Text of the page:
IN THE UNITED STATES DISTRICT COURT FOR THE WESTERN DISTRICT OF PENNSYLVANIA
May 5, 2010
MATTHEW P. DEC AND LISA A. (WEISENSTEIN) DEC, PLAINTIFFS,
JILL DOUBLE, ET AL., DEFENDANTS.
The opinion of the court was delivered by: Magistrate Judge Bissoon
MEMORANDUM AND ORDER
Pro se Plaintiff Matthew P. Dec ("Mr. Dec") has initiated this lawsuit by submitting, on behalf of himself and purportedly on behalf of Lisa A. (Weisenstein) Dec ("Ms. Dec"), an Application to Proceed In Forma Pauperis ("IFP"). See Doc. 1. The Application was signed by Mr. Dec, but not Ms. Dec. See id. at 2. By text Order dated March 5, 2010, the Court granted the IFP Application and directed the Clerk of Court to file the Complaint attached to the Application.
Although the Complaint is purportedly "verified," see Doc. 2 at 1, it has not been signed by Mr. or Ms. Dec. Under Federal Rule of Civil Procedure 11(a), every pleading "must be signed by at least one attorney of record... or by a party personally if the party is unrepresented." Id. "The court must strike an unsigned paper unless the omission is promptly corrected after being called to the attorney's or party's attention." Id.
The deficiencies regarding Ms. Dec's purported filings run deeper. When multiple plaintiffs seek to proceed IFP, each plaintiff must submit a sworn application in support of the request. See Khattab El v. U.S. Justice Dept., 1988 WL 5117, *1 (E.D. Pa. Jan. 22, 1988) (citation omitted); see also Cooke v. Harpum, 2008 WL 4830715, *2 (N.D. Cal. Nov. 6, 2008) (although only one filing fee per case is required, "either [the] filing fee must be paid, or each plaintiff must qualify as [IFP]") (emphasis added).*fn1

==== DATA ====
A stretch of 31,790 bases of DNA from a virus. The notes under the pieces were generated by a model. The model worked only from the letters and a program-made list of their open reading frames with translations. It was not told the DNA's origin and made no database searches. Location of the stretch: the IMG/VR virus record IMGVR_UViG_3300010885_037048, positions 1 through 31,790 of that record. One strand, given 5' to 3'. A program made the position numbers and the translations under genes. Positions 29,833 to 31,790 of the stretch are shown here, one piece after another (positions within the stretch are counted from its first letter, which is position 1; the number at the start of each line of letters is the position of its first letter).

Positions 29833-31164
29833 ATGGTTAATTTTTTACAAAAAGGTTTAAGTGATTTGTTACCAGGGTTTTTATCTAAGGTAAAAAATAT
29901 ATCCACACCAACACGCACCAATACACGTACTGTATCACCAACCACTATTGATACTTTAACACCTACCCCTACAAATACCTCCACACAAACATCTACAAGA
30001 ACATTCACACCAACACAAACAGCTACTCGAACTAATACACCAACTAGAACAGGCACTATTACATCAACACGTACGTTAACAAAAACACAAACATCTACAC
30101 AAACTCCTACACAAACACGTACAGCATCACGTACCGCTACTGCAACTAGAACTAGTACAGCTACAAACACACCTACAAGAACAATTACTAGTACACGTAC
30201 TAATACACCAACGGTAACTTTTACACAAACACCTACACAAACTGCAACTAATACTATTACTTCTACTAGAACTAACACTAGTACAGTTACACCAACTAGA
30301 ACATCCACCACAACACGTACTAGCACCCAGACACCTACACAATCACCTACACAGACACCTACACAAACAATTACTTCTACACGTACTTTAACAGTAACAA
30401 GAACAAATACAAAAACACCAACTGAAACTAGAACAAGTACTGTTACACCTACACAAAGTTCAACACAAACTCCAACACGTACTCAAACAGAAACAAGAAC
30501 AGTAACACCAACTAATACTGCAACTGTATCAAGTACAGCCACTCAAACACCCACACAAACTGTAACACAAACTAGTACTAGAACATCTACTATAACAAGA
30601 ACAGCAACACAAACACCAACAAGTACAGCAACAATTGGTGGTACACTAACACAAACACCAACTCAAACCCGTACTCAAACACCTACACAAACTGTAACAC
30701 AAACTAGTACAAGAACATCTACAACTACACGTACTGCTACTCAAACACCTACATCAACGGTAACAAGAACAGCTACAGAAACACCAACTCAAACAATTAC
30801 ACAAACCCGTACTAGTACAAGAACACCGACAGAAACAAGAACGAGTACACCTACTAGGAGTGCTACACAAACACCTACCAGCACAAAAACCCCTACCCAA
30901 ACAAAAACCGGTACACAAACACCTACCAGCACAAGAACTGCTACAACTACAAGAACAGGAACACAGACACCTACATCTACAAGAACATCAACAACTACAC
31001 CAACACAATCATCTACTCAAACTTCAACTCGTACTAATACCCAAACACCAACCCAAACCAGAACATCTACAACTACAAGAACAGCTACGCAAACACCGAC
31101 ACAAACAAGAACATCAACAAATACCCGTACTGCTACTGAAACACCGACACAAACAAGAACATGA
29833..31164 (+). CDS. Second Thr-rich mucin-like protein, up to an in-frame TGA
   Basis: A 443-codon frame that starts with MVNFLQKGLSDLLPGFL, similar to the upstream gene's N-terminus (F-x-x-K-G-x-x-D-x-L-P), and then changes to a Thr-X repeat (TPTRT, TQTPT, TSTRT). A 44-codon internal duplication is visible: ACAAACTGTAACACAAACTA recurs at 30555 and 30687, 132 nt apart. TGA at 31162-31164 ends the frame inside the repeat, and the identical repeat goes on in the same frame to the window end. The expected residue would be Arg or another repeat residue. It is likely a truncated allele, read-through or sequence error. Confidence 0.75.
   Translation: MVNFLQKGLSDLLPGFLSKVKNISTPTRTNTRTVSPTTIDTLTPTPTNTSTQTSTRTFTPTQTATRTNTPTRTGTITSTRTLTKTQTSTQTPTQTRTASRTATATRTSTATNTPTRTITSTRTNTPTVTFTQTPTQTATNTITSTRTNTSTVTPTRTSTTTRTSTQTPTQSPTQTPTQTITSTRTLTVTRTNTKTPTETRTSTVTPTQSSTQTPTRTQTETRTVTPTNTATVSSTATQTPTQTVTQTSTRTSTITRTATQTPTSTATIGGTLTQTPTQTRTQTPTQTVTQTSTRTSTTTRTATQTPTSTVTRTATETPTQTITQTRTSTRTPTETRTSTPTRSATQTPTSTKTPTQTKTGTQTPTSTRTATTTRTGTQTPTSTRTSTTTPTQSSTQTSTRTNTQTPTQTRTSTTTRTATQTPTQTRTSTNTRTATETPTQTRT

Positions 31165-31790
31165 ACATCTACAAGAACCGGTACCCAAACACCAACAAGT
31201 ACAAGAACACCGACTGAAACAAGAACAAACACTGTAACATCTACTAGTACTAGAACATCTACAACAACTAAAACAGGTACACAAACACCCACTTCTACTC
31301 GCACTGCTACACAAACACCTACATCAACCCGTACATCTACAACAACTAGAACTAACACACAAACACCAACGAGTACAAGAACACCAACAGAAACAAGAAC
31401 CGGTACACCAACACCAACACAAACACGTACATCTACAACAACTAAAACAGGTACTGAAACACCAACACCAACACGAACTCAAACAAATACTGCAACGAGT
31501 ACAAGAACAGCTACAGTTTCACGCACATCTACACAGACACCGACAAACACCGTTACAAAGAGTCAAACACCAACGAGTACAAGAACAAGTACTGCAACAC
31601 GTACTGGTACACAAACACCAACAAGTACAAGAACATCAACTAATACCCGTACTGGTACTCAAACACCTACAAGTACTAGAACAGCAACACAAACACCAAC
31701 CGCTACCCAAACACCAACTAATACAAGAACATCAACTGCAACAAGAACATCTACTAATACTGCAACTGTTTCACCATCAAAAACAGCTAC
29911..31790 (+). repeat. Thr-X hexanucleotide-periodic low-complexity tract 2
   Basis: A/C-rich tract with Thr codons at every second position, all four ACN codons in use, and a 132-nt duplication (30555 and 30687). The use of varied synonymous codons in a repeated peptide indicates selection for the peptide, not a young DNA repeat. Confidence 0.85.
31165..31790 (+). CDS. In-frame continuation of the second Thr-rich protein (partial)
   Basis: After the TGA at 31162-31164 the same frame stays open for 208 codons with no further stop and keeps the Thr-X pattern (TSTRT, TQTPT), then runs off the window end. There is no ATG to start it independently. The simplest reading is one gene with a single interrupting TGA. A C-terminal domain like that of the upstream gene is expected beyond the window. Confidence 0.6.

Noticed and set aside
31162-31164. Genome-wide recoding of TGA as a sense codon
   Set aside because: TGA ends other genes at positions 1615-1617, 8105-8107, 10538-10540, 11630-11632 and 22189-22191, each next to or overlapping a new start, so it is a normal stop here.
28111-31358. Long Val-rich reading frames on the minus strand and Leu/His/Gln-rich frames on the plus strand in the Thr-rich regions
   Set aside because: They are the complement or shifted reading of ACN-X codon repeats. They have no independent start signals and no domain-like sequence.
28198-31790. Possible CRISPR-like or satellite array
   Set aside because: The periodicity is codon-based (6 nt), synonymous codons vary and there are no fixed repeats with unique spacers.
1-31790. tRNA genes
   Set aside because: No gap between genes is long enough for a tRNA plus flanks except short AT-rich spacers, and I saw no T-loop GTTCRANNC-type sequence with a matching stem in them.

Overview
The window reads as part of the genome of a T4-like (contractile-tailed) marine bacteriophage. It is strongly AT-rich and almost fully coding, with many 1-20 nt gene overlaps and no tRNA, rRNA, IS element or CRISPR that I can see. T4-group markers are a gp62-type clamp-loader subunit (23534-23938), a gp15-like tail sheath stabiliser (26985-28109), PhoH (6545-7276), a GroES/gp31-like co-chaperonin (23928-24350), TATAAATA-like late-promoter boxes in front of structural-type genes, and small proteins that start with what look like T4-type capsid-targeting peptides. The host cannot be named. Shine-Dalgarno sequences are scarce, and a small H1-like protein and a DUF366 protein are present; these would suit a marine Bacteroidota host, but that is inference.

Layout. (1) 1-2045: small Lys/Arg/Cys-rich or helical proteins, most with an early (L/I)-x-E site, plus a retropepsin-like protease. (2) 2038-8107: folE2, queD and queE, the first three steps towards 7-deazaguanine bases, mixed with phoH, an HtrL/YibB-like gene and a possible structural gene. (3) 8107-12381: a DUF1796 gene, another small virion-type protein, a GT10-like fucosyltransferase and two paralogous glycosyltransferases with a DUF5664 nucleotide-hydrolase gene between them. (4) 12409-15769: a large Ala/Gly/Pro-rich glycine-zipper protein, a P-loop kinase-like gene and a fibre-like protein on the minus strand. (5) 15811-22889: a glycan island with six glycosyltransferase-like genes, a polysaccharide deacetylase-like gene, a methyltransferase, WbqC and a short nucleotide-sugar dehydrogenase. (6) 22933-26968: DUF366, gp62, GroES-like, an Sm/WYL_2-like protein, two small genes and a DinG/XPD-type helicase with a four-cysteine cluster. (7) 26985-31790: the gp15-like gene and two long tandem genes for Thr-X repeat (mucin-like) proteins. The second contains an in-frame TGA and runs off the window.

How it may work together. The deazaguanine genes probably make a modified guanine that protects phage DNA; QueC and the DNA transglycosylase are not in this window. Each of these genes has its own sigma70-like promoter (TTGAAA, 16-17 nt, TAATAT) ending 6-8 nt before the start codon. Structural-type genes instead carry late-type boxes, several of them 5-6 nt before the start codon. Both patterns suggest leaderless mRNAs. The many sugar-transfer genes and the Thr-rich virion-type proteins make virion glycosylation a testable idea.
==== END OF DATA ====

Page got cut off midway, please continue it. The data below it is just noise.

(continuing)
The Court is unaware of, and Mr. Dec has failed to identify, any valid legal basis upon which he may sign an IFP application on behalf of his wife. See IFP Application (handwritten and signed by Mr. Dec, and purporting to state both his and Ms. Dec's assets and debts). Somewhat relatedly, the law is clear that one pro se litigant cannot appear on another's behalf. Amaker v. Goord, 2009 WL 1586560, *3 (W.D.N.Y. Jun. 4, 2009); accord Igbonwa v. Cameron, 2004 WL 257358, 4 n.2 (E.D. Pa. Feb. 2, 2004) ("[a]lthough a non-attorney may appear [on] his own behalf, that privilege is personal to him," and "[h]e has no authority to appear as an attorney for others than himself") (citation to quoted authority omitted).
Should Ms. Dec submit an IFP application on her own behalf and sign the amended complaint (as directed below), she thereby effectively acknowledges that: (i) she formally has agreed to proceed as a plaintiff; (ii) she will legally represent herself and appear on her own behalf; and (iii) Mr. Dec cannot and will not act as her attorney or appear on her behalf.
See Amaker, 2009 WL 1586560 at *3 (ordering same).
Consistent with the foregoing, the Court hereby enters the following:
A. The March 5, 2010 Order granting the IFP Application executed and signed by Mr. Dec (Doc. 1) is VACATED;
B. If Ms. Dec elects to proceed with this litigation, she shall execute and file an IFP application, on her own behalf, by no later than May 14, 2010;
C. Assuming Mr. Dec and/or Ms. Dec will be granted IFP status, they shall, by May 25, 2010, file an amended complaint containing the signature(s) of all plaintiff(s);
D. Should Mr. and/or Ms. Dec fail to comply with the signature requirement in Federal Rule 11(a), as directed above, the current Complaint will be stricken;
E. If a signed, amended complaint is executed and filed with the Court, plaintiff(s) shall ensure that the amended complaint is timely served on all Defendants, consistent with applicable law; and
F. Any failure to comply with the terms of this Order may result in the dismissal of Mr. Dec's and/or Ms. Dec's claims.
IT IS SO ORDERED.
Cathy Bissoon United States Magistrate Judge